If you cannot get rid of the family skeleton, you may as well make it dance. – G.B. Shaw
My brother called to tell me mom passed. There were few tears to shed. A year before I shed my tears knowing that this day would come soon enough. Giving birth and waiting for death are so much alike in their ways. One waits and endures through the pain while caught in the eternity of this waiting. It passes. Human beings are born and then they die.
The funeral director was called by phone to come and receive my mother’s body in death. They arrived quickly. A gurney was brought into the house. The man asked if my father and I would like to join my brother downstairs.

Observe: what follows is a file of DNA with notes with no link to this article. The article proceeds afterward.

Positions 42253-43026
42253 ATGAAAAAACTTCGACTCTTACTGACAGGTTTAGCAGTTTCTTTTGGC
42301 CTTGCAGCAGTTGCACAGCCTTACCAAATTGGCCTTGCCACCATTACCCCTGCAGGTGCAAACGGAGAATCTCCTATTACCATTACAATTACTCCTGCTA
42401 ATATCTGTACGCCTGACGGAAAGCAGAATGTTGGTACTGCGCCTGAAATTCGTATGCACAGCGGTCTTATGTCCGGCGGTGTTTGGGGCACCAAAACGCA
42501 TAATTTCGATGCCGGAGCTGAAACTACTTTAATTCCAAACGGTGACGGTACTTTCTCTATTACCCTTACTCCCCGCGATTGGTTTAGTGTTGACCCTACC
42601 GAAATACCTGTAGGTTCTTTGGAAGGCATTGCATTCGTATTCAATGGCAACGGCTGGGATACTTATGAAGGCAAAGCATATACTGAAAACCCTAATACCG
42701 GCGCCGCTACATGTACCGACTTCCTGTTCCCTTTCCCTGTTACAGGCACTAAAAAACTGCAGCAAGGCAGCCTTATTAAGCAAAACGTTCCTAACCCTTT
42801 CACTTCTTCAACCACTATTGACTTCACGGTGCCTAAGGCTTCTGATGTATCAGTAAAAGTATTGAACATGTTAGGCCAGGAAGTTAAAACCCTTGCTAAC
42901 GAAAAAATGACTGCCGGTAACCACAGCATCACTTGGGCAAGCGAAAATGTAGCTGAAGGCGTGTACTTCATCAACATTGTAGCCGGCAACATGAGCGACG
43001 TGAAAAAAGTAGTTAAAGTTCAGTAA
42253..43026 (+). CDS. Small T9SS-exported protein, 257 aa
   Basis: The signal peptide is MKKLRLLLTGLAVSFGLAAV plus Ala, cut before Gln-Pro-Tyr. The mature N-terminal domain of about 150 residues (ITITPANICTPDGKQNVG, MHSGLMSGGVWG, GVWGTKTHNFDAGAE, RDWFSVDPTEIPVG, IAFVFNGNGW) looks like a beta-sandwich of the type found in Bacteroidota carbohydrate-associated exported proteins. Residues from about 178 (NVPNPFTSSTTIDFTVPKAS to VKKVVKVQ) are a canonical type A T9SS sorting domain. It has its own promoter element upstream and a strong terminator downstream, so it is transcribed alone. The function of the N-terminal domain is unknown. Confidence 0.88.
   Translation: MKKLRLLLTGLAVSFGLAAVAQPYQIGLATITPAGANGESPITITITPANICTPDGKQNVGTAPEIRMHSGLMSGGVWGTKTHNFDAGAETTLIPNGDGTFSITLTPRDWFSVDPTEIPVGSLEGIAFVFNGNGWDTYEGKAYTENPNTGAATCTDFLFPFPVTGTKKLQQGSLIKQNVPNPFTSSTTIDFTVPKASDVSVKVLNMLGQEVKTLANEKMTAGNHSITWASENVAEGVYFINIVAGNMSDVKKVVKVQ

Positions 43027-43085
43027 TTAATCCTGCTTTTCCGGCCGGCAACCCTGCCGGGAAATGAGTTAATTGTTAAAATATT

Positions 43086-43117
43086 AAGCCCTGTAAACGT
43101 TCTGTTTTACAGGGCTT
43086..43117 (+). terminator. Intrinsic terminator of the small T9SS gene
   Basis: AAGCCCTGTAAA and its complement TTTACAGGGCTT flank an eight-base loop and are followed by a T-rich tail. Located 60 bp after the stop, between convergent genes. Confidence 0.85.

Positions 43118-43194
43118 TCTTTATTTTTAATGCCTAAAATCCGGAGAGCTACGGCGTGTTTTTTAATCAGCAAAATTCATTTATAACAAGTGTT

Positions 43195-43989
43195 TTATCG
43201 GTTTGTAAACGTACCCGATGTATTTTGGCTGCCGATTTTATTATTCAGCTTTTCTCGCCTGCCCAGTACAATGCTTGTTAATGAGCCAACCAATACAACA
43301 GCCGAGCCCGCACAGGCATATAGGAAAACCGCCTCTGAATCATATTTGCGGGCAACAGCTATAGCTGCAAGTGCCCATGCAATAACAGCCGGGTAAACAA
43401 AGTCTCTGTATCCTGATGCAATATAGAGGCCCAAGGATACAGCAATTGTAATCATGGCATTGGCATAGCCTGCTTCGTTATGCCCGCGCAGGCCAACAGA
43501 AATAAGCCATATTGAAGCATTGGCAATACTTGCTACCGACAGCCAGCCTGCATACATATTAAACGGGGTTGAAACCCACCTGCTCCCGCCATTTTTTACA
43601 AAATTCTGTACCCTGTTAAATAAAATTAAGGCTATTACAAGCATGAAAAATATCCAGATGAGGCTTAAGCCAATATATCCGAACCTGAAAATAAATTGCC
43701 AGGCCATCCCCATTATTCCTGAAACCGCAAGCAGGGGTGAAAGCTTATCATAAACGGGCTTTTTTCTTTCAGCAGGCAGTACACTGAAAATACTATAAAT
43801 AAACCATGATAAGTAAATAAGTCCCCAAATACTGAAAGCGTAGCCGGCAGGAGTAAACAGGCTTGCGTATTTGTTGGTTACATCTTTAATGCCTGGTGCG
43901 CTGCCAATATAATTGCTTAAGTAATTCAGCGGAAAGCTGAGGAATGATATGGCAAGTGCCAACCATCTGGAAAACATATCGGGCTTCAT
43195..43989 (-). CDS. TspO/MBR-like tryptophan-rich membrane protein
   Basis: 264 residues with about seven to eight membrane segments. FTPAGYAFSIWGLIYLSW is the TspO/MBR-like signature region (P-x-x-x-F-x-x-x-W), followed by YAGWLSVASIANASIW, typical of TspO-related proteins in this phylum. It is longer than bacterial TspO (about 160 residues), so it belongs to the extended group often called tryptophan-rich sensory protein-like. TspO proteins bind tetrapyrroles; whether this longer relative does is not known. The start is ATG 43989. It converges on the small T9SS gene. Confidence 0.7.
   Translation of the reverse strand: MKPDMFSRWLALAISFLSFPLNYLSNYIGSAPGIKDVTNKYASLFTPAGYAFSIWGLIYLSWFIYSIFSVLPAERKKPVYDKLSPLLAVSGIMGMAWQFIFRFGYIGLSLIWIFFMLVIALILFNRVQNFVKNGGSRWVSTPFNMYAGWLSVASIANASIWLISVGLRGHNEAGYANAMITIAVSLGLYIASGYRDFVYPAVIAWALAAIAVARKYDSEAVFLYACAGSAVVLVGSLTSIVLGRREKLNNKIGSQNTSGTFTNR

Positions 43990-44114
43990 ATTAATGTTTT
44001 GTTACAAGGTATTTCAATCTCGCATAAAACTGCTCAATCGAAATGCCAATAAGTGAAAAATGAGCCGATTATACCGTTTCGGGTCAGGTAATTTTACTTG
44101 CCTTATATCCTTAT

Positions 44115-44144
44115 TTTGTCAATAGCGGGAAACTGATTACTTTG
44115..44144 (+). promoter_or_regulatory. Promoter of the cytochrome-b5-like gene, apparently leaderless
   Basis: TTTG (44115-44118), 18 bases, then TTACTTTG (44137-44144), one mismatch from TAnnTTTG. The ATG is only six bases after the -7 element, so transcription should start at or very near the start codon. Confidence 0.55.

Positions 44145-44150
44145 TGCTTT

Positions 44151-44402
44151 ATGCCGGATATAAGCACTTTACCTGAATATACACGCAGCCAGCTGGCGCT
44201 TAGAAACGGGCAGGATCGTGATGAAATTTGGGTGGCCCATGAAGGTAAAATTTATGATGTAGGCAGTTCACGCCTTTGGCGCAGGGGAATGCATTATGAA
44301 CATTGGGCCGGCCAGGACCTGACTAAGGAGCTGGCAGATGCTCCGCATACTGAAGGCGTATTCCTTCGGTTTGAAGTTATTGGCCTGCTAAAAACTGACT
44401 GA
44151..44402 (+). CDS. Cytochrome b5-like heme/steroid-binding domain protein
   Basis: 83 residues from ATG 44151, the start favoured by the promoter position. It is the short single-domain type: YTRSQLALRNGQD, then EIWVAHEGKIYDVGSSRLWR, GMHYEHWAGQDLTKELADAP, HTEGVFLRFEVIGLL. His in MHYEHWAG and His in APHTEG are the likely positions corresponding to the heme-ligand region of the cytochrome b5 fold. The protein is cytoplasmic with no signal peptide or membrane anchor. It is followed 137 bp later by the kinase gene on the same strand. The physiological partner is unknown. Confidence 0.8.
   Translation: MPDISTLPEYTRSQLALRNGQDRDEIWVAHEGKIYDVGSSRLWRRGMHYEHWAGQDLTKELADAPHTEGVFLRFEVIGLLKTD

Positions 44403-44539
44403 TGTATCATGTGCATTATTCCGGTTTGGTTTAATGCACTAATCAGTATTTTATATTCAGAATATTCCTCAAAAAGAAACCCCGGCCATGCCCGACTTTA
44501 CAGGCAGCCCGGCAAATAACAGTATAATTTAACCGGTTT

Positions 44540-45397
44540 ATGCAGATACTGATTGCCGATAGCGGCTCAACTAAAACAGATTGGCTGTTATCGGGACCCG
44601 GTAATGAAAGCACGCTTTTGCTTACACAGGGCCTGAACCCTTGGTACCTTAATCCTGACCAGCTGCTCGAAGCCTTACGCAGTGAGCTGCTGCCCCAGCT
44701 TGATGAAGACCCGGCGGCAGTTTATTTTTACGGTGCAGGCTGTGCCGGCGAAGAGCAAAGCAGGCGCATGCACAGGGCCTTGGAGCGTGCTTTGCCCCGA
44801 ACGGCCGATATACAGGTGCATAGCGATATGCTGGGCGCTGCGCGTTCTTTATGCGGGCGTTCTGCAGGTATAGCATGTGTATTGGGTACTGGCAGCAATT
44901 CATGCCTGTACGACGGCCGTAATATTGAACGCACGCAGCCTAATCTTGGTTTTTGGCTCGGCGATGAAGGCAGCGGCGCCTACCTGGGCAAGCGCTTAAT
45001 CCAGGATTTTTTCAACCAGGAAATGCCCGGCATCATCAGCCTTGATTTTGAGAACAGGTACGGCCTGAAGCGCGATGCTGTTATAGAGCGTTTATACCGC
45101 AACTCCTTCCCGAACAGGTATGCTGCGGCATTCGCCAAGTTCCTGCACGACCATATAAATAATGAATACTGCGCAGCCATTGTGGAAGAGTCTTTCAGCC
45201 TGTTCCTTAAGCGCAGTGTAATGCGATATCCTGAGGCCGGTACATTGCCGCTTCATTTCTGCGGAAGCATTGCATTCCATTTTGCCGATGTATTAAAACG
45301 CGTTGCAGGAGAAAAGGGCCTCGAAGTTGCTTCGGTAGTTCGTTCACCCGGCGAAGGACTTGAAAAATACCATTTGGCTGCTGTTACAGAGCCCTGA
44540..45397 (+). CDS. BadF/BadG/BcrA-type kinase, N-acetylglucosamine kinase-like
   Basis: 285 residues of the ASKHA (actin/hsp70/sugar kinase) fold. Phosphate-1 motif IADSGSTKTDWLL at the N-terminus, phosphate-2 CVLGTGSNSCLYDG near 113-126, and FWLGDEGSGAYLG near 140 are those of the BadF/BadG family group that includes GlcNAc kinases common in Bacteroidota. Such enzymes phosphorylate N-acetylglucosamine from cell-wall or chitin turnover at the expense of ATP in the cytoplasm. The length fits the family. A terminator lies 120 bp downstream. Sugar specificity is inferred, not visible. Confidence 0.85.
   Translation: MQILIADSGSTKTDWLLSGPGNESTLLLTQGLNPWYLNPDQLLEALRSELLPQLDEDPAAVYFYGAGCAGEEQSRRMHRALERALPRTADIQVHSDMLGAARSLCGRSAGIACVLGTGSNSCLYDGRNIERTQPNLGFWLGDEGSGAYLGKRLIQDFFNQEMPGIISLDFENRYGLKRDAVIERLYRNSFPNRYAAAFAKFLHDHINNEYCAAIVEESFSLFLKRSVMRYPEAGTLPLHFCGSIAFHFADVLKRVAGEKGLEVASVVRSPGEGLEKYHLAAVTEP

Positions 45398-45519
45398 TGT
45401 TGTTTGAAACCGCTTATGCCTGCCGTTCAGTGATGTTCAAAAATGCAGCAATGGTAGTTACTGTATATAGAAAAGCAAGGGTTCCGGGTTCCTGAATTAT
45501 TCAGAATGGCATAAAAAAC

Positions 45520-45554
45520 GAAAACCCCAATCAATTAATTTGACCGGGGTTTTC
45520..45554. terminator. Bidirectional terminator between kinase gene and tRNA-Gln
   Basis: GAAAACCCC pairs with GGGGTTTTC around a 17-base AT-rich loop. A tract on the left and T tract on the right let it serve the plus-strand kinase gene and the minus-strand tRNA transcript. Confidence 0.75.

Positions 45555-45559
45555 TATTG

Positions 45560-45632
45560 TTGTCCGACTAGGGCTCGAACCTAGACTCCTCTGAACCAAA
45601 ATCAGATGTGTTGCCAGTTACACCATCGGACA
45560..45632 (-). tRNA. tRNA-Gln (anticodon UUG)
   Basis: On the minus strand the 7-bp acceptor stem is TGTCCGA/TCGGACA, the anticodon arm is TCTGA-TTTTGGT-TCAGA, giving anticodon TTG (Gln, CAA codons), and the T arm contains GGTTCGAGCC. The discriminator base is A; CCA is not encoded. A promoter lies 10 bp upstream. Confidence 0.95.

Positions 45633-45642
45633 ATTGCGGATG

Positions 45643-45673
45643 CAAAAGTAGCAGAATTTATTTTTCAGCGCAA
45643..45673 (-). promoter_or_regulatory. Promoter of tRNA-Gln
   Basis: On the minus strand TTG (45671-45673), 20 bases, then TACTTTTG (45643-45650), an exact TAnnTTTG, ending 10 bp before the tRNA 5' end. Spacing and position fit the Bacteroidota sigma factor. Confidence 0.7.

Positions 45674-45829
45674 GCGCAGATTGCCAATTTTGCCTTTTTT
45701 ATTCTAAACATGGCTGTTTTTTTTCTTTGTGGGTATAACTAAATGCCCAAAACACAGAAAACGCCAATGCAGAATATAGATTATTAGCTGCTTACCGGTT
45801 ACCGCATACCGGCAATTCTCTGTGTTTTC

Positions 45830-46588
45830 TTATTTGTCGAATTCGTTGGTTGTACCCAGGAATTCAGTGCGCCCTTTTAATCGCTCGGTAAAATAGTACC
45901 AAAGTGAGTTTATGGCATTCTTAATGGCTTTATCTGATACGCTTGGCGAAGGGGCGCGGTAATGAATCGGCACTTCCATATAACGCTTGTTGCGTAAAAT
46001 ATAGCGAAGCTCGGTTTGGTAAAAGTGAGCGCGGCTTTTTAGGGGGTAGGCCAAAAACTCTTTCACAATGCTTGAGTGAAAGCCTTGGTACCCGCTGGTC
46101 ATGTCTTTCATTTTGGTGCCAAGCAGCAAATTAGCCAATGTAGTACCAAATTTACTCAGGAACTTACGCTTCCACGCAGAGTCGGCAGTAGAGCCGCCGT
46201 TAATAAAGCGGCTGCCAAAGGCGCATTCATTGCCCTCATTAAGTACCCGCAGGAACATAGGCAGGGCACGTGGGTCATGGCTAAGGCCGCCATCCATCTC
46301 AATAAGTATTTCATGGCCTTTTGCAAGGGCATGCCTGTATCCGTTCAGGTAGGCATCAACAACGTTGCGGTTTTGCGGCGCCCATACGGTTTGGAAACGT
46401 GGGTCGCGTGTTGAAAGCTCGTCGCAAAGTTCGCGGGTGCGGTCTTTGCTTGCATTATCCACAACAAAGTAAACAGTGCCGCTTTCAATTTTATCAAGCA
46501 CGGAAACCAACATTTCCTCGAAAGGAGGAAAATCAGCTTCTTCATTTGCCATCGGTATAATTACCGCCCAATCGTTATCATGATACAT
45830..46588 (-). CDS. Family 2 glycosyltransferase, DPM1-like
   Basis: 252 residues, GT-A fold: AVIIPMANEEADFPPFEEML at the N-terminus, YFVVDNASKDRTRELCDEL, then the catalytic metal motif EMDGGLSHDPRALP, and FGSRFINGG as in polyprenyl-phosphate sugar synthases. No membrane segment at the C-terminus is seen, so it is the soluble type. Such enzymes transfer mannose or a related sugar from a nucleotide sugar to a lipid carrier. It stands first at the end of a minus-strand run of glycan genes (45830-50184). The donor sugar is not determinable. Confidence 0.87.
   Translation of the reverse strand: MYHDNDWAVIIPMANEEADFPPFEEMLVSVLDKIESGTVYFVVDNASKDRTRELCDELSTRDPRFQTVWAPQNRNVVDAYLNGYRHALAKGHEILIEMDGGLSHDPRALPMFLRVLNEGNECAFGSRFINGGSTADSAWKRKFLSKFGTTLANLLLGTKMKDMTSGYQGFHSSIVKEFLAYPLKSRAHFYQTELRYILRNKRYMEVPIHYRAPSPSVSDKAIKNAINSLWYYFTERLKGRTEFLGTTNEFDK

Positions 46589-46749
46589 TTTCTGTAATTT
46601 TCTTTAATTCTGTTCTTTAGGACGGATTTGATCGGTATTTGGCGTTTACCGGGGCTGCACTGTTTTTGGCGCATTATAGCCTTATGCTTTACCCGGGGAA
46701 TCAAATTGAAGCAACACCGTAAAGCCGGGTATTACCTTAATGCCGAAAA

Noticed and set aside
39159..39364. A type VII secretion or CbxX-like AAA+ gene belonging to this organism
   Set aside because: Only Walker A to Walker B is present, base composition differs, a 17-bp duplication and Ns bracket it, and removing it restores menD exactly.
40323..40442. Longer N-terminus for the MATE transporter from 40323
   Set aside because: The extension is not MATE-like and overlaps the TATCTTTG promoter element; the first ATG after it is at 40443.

“Many family members find it hard to witness their loved-one’s bodies being placed on a gurney.”
My father and I stayed. I watched as the mortician picked my mother up as a bride over the threshold. Her body hung down lifeless. A vivid image of Christ on the cross came to mind. Then she was placed on the purest white sheet I ever saw. Then they wrapped it round her. She was the center of a beautiful white Lilly. My father bent over and kissed her, I followed and kissed her, and he followed again. Then she was gone.